Topic 3 Critical Thinking

What is critical thinking?

Critical thinking is the intellectually disciplined process of actively and skillfully conceptualizing, applying, analyzing, synthesizing, and/or evaluating information gathered from, or generated by, observation, experience, reflection, reasoning, or communication, as a guide to belief and action. In its exemplary form, it is based on universal intellectual values that transcend subject matter divisions: clarity, accuracy, precision, consistency, relevance, sound evidence, good reasons, depth, breadth, and fairness.  It entails the examination of those structures or elements of thought implicit in all reasoning: purpose, problem, or question-at-issue; assumptions; concepts; empirical grounding; reasoning leading to conclusions; implications and consequences; objections from alternative viewpoints; and frame of reference. Critical thinking — in being responsive to variable subject matter, issues, and purposes — is incorporated in a family of interwoven modes of thinking, among them: scientific thinking, mathematical thinking, historical thinking, anthropological thinking, economic thinking, moral thinking, and philosophical thinking.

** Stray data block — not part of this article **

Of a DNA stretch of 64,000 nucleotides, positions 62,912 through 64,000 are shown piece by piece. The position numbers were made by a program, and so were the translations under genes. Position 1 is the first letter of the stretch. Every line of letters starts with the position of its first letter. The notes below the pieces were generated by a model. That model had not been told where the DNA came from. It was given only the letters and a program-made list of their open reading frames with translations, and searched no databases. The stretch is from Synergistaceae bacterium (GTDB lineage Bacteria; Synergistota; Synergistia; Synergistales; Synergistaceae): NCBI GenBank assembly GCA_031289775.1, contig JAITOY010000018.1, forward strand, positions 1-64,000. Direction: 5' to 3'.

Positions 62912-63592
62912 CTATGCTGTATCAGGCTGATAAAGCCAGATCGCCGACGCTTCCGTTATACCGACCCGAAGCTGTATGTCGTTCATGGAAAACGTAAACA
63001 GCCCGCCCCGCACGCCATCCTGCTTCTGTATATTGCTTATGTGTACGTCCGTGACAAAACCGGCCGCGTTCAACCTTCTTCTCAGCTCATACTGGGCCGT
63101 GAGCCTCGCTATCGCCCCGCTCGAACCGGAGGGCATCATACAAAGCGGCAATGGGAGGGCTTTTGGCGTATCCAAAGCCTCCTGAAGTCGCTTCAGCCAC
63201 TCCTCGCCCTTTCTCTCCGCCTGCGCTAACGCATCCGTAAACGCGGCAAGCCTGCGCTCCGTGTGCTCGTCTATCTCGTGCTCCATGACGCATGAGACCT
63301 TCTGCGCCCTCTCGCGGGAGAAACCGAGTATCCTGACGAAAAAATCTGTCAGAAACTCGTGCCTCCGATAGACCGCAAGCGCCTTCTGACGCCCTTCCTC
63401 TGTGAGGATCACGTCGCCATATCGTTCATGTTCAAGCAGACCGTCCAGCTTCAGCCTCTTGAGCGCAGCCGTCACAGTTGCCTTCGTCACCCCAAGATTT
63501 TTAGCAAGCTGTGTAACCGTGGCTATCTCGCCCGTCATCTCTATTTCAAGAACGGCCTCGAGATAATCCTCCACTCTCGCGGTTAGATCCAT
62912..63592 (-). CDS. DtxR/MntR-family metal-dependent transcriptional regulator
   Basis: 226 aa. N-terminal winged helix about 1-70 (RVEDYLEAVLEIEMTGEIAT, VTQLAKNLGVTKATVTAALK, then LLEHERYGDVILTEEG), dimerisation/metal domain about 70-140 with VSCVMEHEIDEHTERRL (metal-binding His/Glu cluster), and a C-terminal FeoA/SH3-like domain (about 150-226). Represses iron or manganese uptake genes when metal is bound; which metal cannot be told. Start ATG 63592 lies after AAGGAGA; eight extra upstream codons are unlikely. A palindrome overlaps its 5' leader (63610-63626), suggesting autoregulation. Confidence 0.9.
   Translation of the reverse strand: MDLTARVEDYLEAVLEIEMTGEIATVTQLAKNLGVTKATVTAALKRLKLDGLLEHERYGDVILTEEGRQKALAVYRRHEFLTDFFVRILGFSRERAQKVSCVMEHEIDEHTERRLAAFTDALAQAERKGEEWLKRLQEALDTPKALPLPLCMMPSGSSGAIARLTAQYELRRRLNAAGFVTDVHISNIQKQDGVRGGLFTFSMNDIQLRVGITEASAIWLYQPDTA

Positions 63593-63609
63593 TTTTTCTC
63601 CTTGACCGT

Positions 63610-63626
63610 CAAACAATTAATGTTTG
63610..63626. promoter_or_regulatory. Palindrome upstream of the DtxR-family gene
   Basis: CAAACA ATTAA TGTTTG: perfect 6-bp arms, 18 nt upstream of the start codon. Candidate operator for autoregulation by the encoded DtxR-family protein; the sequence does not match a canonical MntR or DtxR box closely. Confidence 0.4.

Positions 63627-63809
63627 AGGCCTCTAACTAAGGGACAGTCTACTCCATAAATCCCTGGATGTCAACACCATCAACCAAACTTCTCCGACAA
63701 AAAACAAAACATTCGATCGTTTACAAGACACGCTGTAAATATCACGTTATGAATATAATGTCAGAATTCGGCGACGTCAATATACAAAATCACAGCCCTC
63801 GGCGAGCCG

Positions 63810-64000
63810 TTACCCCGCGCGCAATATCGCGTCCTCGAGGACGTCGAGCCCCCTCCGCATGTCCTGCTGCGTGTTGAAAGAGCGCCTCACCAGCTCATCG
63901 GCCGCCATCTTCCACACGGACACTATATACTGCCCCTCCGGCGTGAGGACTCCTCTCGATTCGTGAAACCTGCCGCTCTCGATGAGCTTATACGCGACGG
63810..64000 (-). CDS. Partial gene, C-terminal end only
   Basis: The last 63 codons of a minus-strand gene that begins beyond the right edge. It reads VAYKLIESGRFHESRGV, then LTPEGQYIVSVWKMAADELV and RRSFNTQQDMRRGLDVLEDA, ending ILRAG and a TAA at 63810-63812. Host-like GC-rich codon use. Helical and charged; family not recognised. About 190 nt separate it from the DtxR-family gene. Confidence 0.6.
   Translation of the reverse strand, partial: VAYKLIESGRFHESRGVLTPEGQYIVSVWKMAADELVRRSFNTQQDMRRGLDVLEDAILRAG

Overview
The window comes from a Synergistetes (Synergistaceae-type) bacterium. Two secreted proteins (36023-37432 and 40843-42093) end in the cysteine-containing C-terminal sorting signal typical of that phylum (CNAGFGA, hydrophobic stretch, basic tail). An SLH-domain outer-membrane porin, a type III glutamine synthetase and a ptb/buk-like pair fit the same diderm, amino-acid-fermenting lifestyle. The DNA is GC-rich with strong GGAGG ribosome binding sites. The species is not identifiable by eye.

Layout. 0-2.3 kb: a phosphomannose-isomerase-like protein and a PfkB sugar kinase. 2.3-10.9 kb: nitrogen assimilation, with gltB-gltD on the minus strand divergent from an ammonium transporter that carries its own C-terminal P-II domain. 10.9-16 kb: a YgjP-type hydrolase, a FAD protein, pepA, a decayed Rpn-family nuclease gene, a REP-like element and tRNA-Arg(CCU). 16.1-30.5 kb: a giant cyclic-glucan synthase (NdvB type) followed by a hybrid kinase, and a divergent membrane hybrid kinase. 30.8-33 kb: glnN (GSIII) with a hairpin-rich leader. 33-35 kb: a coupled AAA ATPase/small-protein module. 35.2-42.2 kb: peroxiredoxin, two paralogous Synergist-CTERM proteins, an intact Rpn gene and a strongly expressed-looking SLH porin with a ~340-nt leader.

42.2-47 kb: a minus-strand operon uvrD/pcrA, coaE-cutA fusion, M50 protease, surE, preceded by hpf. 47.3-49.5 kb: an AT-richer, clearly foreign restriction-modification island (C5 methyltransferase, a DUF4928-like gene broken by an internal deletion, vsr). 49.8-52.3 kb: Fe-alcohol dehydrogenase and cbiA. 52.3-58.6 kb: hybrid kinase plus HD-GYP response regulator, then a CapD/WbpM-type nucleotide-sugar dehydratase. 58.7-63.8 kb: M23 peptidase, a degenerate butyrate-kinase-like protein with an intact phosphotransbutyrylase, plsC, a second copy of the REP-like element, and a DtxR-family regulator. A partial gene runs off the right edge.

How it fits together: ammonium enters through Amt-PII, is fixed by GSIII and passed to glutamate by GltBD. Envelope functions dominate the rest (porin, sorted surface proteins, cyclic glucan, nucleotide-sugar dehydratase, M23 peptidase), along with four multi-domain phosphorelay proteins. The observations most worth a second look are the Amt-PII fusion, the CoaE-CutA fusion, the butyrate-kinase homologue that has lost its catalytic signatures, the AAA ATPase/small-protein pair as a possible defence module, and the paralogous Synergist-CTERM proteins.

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Critical thinking and creativity

Using critical thinking accompanied by a sense of creativity helps to look around and face difficult situations. Everyday we are obliged to solve issues and develop an ability on thinking with creativity will help to find unexpected solutions.

An open minded approach is necessary to help us see in difficult situations an opportunity of learning to develop experience and new strategic approaches.

Solving problems  is a long life learning approach that will help to learn that effective strategy comes from experience and that every situation can contain an element of learning.